New law to promote “Brexit freedoms”.


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From: Stephen Krieger

The Partygate affair is not over for the British prime minister – Boris Johnson is nevertheless pushing ahead with decoupling from the EU.

  • The British Prime Minister Boris Johnson* is still under political pressure.
  • The results of the investigative report on the “Partygate” affair are still pending.
  • Meanwhile, Johnson is pushing ahead with Brexit* through new laws.

LONDON – Notwithstanding the “Partygate” affair, British Prime Minister Boris Johnson is keen to demonstrate something resembling capacity to act. The time factor plays into Johnson’s cards.

A date for the publication of the “Partygate” investigation report is still unknown. However, in all likelihood, the report by top official Sue Gray will initially only appear in a heavily censored version. This is related to investigations by the London police. In a statement, the agency asked that “minimum reference be made in the Cabinet Office report to the events being investigated by the Metropolitan Police”. This is intended to prevent “any bias” in the investigation.

Despite “Partygate”: Boris Johnson wants to push ahead with Brexit

Boris Johnson wants to try to regain control of government business this week. It is expected that on Monday (01/31/2022) a law will be introduced to facilitate the repeal of EU regulations and protections for Great Britain.

After Brexit, the British government wants to change the EU rules that are still in force more quickly in the future. On the second anniversary of the official exit from the EU, Johnson said the proposed “Brexit Freedoms Act” would “bolster the benefits of Brexit and ensure that companies have more money to invest, innovate and create jobs.” “.

Boris Johnson continues to be combative. © Carl Recine/rtr

The new law aims to “end the special status of EU law in our legal framework and ensure that we can more easily amend or repeal outdated EU law in the future.” According to the government, these reforms will cost UK companies £1 billion (1, 2 billion euros) in “paperwork” and “regulatory burden”.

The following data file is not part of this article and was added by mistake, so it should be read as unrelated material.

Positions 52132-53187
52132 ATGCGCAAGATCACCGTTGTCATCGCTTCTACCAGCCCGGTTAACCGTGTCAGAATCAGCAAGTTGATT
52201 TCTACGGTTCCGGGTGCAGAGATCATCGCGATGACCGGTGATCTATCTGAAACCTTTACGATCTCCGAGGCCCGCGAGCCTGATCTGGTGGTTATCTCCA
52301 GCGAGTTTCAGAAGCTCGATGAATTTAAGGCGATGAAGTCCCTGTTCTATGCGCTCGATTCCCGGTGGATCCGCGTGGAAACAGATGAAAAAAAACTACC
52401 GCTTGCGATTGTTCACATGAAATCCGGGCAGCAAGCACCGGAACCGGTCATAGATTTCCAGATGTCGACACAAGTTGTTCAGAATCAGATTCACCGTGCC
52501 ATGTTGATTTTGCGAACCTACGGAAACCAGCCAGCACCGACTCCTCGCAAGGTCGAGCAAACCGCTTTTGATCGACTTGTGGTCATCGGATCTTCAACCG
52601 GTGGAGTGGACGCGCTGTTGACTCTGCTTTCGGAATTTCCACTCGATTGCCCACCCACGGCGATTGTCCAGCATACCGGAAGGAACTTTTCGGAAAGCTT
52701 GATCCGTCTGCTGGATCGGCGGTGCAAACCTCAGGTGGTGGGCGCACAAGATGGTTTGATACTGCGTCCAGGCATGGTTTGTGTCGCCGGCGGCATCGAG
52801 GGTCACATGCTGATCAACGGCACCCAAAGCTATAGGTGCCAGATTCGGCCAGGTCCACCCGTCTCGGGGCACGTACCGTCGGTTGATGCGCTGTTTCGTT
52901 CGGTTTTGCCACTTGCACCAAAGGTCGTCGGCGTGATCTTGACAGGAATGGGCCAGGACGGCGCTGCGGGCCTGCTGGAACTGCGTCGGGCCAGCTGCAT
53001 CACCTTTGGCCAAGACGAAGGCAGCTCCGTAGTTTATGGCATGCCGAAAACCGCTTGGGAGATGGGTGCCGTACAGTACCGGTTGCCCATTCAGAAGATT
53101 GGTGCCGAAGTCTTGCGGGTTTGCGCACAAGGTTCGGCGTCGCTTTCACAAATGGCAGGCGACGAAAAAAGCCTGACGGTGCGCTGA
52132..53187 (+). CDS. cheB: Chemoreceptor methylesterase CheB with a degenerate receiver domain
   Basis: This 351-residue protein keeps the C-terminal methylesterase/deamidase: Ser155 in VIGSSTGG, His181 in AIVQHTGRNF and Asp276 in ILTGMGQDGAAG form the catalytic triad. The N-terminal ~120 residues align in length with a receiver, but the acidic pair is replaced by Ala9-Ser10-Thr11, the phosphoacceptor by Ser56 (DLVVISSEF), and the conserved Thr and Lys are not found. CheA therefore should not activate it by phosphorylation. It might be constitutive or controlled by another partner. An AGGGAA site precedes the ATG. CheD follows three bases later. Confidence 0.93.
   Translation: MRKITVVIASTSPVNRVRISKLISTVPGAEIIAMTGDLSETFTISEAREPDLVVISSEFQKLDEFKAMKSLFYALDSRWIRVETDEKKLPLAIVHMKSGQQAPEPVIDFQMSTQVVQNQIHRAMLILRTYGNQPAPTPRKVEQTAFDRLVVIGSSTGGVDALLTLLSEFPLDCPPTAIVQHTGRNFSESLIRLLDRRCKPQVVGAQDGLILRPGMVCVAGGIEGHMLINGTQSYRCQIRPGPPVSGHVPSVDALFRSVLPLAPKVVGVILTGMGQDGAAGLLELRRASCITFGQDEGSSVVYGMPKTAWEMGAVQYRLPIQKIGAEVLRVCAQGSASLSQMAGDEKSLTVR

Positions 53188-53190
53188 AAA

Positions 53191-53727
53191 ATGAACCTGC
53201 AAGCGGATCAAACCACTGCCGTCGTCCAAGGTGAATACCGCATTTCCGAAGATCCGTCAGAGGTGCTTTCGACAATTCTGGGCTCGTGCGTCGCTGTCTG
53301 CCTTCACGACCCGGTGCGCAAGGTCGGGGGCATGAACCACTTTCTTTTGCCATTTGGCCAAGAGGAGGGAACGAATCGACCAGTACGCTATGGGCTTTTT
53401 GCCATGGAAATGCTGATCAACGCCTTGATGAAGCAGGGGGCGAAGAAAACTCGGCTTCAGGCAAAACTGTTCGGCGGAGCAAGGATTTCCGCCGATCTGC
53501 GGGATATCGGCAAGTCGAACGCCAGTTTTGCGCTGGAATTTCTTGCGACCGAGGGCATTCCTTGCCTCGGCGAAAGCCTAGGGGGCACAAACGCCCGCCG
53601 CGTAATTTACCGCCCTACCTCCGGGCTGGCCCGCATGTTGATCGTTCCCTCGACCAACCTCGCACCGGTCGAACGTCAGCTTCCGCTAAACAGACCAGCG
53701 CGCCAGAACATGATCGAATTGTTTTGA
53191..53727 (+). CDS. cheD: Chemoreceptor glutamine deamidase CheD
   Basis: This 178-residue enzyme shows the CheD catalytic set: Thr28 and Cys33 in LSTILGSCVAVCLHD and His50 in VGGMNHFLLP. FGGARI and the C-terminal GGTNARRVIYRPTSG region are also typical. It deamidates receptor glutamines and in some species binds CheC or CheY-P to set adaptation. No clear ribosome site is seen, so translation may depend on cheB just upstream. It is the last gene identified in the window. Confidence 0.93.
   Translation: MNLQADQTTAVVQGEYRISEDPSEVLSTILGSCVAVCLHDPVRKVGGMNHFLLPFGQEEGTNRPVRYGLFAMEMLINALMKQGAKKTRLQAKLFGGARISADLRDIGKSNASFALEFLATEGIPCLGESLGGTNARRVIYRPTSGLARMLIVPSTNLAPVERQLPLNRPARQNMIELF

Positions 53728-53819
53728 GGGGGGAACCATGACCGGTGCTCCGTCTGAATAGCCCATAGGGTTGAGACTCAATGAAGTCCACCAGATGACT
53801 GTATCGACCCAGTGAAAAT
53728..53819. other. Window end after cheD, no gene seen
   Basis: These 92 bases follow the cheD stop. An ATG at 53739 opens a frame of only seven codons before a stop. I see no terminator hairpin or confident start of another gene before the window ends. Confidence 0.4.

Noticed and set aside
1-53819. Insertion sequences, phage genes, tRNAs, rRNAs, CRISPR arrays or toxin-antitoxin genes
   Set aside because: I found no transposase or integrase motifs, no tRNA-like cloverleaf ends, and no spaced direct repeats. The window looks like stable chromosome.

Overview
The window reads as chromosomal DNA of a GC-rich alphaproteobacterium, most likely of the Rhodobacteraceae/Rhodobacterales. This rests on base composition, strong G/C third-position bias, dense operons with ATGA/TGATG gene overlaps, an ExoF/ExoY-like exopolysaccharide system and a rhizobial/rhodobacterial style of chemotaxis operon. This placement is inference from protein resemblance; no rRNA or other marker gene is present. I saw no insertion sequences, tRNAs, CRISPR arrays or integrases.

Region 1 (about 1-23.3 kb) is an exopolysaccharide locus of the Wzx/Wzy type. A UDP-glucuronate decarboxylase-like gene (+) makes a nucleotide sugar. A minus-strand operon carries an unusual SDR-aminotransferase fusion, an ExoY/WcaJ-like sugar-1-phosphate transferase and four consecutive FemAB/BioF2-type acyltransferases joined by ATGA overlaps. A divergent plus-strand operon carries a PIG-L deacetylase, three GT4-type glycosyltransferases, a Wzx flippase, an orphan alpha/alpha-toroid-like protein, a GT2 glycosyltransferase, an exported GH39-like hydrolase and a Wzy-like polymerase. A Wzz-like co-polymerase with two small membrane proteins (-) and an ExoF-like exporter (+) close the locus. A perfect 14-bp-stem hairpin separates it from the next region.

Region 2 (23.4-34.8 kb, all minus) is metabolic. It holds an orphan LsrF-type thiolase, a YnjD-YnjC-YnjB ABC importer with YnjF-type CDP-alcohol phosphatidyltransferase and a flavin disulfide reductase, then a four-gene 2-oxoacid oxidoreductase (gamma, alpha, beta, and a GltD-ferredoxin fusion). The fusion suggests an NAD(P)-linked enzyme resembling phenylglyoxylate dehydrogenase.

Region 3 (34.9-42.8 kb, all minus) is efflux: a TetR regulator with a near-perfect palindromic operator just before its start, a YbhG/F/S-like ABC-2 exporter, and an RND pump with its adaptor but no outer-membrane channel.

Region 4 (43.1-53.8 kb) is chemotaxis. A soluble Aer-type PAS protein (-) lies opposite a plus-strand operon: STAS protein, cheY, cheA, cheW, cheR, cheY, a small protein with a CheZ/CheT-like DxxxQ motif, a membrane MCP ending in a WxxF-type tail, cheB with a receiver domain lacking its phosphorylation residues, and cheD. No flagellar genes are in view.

This comes after Conservative MPs criticized the government for not making enough use of Brexit. Johnson is also expected to visit Ukraine earlier this week with Foreign Secretary Liz Truss to present Britain’s position on the Conflict between Ukraine and Russia* to discuss.

Brexit: British companies complain about labor shortages

The UK officially left the EU on January 31, 2020. According to the Withdrawal Agreement, however, most EU rules remained in force until early 2021, and have continued to apply in the form of national laws since then. The British government wants to change the regulations selectively in order to secure advantages in trade policy, for example. However, this leads to conflicts with the EU, which is still the largest market for British companies.

So far, according to experts, leaving the EU has not brought the benefits promised by Johnson. Instead, companies are complaining about more bureaucracy, supply chain problems and labor shortages.

Boris Johnson: Ex-adviser calls Prime Minister a ‘complete idiot’

Regardless of this, one calculates in Great Britain* with more revelations on the “Partygate” affair even after Gray’s slimmed-down report is released. One of Johnson’s harshest critics, Dominic Cummings, told the Guardian on Sunday (01/30/2022) that it was his “duty” to get rid of Johnson as prime minister. Cummings said it was a process as necessary as “fixing the sewer system.”

Cummings, who was once Johnson’s chief adviser, called his former boss a “complete idiot” whose only occupation was “looking at maps” to order “things to be built” in his own honor. (skr/afp) *fr.de is an offer from IPPEN.MEDIA


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